Video Game News: Kagawa Prefecture Plans to Limit Video Game and Smartphone Usage by Minors

Video Game News: Kagawa Prefecture Plans to Limit Video Game and Smartphone Usage by Minors

video games lawyer

Video Game News: Kagawa Prefecture Plans to Limit Video Game and Smartphone Usage by Minors

1000 648 David Hoppe

The Japanese prefecture of Kagawa is considering implementing time limits and curfews to combat video game addiction and curb smartphone use in the region. While residents will still provide input on the proposed ordinance before it is approved, Kagawa’s prefectural assembly drafted legislation to limit the gaming time of minors to one hour on weekdays. On weekends and holidays, children would have up to 90 minutes of gaming time. If passed, the new restriction would apply to smartphone, computer, and video games.

The ordinance also places a curfew for gaming activities. Younger children would be barred from using their devices after 9 p.m. Older children would have until 10 p.m. to finish their play sessions.

Kagawa officials hope to pass the ordinance in February, in which case the proposal would take effect in time for the start of the new school year in April.

The proposed ordinance comes just months after China implemented new gaming restrictions for minors. China capped weekday playtime at 90 minutes and weekend playtime at 3 hours. The country also prohibited children from playing video games between 10 p.m. and 8 a.m. Finally, China capped in-app purchases for games at $28 and $57 monthly, depending on the gamer’s age. Kagawa’s proposed ordinance does not include a spending maximum as a provision.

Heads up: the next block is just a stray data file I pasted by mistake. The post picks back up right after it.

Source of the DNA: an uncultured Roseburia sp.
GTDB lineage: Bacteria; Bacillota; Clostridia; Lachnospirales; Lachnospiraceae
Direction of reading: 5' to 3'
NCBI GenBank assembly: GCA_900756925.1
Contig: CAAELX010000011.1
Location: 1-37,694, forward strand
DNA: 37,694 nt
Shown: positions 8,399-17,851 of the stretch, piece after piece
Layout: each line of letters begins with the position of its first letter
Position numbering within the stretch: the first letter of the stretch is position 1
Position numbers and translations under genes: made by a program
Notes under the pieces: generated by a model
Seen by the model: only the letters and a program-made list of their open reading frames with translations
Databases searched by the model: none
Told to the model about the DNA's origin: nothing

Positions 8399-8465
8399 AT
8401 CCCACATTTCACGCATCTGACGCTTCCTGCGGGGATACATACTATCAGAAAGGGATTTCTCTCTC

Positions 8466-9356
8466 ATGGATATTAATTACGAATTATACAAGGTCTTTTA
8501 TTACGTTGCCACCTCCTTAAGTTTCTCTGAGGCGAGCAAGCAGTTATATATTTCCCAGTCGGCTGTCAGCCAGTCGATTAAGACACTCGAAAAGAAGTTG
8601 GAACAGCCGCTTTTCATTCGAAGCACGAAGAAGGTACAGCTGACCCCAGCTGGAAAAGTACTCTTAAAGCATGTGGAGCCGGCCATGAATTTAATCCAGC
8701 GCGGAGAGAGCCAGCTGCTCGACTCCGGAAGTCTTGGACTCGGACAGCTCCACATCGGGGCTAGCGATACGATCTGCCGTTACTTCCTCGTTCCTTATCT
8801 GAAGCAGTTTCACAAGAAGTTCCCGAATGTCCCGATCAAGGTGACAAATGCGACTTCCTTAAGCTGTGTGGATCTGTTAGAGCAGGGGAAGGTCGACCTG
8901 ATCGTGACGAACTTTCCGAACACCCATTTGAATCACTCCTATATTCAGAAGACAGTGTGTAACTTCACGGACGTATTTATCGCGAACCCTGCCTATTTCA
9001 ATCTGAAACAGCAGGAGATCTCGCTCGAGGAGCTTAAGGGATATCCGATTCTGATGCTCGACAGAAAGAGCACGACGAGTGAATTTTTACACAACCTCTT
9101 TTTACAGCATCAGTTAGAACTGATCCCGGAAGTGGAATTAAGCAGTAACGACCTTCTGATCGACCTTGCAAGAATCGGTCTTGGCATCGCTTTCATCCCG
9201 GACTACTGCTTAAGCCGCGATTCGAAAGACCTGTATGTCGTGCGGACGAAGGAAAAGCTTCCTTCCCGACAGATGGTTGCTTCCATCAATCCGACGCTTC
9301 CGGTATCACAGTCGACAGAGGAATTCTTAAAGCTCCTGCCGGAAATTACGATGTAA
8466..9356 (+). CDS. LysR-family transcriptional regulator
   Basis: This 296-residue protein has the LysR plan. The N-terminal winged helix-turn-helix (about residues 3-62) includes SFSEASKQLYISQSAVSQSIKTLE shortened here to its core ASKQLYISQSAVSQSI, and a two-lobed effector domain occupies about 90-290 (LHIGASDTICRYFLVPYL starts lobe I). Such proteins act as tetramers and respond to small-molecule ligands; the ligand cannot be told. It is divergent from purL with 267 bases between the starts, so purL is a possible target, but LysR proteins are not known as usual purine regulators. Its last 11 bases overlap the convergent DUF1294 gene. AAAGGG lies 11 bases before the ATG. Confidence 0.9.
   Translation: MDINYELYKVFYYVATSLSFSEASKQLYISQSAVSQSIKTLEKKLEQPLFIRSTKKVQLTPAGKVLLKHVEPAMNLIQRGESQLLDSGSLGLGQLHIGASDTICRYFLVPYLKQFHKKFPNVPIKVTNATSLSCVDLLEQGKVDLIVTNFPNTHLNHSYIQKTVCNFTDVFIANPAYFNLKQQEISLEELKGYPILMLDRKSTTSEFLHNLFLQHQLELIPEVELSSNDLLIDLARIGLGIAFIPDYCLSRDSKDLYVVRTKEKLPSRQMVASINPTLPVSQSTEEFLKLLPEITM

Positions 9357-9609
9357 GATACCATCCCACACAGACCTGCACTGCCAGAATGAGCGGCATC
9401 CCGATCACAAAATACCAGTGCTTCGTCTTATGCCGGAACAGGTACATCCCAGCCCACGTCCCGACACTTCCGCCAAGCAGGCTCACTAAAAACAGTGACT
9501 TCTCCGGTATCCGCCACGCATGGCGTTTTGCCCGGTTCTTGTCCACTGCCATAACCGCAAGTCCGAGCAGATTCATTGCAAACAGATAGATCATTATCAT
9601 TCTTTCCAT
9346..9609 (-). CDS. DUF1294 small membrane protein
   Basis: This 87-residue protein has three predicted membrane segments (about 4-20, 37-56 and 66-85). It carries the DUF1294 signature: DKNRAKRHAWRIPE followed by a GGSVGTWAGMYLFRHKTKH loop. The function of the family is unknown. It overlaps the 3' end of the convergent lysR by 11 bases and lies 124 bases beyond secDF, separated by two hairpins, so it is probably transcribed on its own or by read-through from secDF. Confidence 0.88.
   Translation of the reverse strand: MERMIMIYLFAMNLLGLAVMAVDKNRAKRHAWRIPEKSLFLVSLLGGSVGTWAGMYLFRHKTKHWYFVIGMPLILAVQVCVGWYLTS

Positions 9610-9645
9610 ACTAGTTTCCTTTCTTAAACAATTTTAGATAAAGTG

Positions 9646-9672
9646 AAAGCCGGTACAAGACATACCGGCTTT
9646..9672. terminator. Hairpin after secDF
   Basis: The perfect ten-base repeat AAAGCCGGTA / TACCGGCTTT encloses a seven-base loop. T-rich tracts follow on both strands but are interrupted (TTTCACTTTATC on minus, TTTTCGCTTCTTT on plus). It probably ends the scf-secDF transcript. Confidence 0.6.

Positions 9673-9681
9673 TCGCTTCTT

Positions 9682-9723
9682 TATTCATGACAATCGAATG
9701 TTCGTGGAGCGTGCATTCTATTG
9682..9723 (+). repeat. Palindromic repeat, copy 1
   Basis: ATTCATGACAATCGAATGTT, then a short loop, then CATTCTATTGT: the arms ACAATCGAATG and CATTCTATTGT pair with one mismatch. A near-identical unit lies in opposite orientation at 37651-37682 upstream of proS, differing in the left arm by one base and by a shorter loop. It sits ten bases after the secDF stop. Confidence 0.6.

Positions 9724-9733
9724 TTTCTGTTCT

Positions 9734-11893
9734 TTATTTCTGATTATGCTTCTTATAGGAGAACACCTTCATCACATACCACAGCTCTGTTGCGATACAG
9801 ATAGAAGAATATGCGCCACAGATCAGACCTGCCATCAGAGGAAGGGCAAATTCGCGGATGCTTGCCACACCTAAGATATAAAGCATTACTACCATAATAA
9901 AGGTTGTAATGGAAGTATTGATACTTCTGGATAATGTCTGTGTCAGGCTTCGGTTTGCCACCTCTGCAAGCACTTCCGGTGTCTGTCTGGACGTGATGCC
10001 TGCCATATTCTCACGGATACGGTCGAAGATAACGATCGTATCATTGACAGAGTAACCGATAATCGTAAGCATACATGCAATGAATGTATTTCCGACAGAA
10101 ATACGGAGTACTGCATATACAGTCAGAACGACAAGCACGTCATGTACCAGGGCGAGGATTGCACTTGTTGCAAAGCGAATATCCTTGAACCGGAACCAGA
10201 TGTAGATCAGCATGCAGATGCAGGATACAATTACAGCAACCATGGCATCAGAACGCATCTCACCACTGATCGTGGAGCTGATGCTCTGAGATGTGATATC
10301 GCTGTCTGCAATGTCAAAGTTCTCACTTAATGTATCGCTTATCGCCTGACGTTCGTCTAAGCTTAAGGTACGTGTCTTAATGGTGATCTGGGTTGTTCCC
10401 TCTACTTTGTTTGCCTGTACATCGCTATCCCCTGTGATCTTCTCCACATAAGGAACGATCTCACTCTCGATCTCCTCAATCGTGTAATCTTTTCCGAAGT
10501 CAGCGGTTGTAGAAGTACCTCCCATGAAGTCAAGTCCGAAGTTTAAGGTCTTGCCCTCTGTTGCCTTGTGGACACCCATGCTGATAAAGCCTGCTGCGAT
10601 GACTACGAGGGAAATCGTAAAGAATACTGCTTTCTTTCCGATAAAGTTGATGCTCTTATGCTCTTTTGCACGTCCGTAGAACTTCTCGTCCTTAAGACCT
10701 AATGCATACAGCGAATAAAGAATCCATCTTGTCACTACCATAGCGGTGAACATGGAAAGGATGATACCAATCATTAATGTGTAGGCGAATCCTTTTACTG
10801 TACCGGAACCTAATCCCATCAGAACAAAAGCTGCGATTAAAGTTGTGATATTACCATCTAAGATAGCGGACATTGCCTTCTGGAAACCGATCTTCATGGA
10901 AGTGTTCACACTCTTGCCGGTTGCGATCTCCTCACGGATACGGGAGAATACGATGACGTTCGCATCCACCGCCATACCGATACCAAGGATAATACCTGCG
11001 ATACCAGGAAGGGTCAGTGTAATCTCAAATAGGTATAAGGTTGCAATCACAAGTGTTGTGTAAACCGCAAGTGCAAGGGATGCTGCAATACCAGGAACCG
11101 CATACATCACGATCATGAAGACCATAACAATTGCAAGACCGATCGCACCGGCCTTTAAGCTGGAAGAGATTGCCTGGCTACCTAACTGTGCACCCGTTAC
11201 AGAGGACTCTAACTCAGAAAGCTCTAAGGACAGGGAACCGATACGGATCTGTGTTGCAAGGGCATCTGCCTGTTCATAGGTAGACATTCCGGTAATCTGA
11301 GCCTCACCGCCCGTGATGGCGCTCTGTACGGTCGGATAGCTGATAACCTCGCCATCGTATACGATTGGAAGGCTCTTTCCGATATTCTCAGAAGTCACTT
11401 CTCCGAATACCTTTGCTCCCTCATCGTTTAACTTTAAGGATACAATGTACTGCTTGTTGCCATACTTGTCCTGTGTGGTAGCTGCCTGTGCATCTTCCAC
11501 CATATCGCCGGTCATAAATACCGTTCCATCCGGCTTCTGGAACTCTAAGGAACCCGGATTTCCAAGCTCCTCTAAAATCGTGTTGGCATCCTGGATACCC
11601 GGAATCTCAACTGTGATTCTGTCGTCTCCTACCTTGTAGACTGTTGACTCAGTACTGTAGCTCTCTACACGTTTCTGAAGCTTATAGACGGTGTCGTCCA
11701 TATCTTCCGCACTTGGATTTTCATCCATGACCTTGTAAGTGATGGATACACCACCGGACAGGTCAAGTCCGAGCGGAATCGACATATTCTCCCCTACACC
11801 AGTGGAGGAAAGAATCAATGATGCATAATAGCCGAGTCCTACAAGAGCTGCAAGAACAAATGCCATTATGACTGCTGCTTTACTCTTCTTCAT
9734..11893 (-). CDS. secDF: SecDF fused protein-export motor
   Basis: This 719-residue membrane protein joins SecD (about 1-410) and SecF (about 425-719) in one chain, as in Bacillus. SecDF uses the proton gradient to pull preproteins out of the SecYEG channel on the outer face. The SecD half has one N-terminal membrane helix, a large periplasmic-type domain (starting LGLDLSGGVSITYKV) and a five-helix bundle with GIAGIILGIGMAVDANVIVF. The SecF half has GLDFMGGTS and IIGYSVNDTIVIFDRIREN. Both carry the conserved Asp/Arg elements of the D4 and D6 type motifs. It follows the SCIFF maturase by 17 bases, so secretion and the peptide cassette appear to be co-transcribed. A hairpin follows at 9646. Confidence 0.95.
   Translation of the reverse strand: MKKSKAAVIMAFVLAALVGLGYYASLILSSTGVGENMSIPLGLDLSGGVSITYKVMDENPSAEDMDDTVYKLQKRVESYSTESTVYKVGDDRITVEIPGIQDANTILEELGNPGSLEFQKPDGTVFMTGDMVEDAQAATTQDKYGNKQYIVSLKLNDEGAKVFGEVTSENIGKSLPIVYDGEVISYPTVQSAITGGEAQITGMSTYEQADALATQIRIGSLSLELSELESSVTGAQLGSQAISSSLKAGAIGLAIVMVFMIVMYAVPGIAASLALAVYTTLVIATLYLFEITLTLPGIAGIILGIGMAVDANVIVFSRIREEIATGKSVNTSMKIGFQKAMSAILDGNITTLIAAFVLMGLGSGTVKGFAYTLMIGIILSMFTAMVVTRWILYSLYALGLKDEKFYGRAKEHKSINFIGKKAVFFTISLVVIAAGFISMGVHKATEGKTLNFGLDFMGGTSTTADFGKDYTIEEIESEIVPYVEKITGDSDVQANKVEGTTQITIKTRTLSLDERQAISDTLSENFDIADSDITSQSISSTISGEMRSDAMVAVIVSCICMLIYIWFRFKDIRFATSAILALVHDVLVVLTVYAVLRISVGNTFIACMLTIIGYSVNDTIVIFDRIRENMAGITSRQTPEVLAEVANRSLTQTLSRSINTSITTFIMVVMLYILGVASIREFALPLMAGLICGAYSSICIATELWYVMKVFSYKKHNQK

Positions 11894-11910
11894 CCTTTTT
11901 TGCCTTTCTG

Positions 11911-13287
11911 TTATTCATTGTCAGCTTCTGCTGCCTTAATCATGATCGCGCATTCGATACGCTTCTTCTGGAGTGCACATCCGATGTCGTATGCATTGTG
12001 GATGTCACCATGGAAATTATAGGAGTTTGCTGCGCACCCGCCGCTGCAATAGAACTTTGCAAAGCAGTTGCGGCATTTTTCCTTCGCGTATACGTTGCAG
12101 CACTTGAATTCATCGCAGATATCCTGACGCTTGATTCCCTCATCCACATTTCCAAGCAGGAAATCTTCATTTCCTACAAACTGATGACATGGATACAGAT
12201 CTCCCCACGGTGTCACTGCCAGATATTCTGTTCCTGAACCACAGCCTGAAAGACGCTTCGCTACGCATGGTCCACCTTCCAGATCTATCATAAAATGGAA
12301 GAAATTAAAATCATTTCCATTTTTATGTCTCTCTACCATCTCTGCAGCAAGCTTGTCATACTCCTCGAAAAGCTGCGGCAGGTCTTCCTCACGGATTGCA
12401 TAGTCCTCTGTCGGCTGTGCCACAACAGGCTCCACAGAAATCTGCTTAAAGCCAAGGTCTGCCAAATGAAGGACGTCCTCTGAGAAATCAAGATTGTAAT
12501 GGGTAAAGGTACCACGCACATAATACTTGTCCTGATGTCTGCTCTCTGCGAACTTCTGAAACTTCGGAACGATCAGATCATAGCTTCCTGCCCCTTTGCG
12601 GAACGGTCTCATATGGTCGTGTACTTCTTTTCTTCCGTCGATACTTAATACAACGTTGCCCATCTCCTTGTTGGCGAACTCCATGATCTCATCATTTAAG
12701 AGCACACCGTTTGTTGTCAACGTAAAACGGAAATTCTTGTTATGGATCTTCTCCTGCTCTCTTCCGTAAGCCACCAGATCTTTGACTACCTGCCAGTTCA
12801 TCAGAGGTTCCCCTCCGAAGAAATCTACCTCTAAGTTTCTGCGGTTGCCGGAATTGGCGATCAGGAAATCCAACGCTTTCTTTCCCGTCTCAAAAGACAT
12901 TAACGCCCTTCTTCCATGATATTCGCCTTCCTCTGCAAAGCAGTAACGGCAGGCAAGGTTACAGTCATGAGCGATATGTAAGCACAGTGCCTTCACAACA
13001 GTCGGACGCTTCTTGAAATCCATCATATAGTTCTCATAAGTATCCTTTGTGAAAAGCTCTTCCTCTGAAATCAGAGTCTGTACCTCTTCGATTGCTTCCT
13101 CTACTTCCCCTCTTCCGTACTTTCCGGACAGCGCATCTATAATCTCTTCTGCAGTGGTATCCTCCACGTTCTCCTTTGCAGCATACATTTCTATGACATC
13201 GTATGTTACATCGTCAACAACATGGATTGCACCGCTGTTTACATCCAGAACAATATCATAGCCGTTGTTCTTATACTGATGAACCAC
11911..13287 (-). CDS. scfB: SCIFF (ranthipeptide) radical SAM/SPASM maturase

The new legislation also comes just over a year after the World Health Organization added “gaming disorder” to its list of behavioral addictions. According to the WHO, “gaming disorder” can be diagnosed when gaming results “in significant impairment in personal, family, social, educational, occupational or other important areas of functioning” for a period of at least a year.

If it passes, Kagawa’s proposal will be the first of its kind in Japan. Notably, the ordinance does not include an enforcement provision. Instead, local officials hope the ordinance will spark action from the national government to address gaming addiction. For now, elected officials would have to rely on parents to enforce the ordinance if it is ultimately approved.

Author

David Hoppe

All stories by: David Hoppe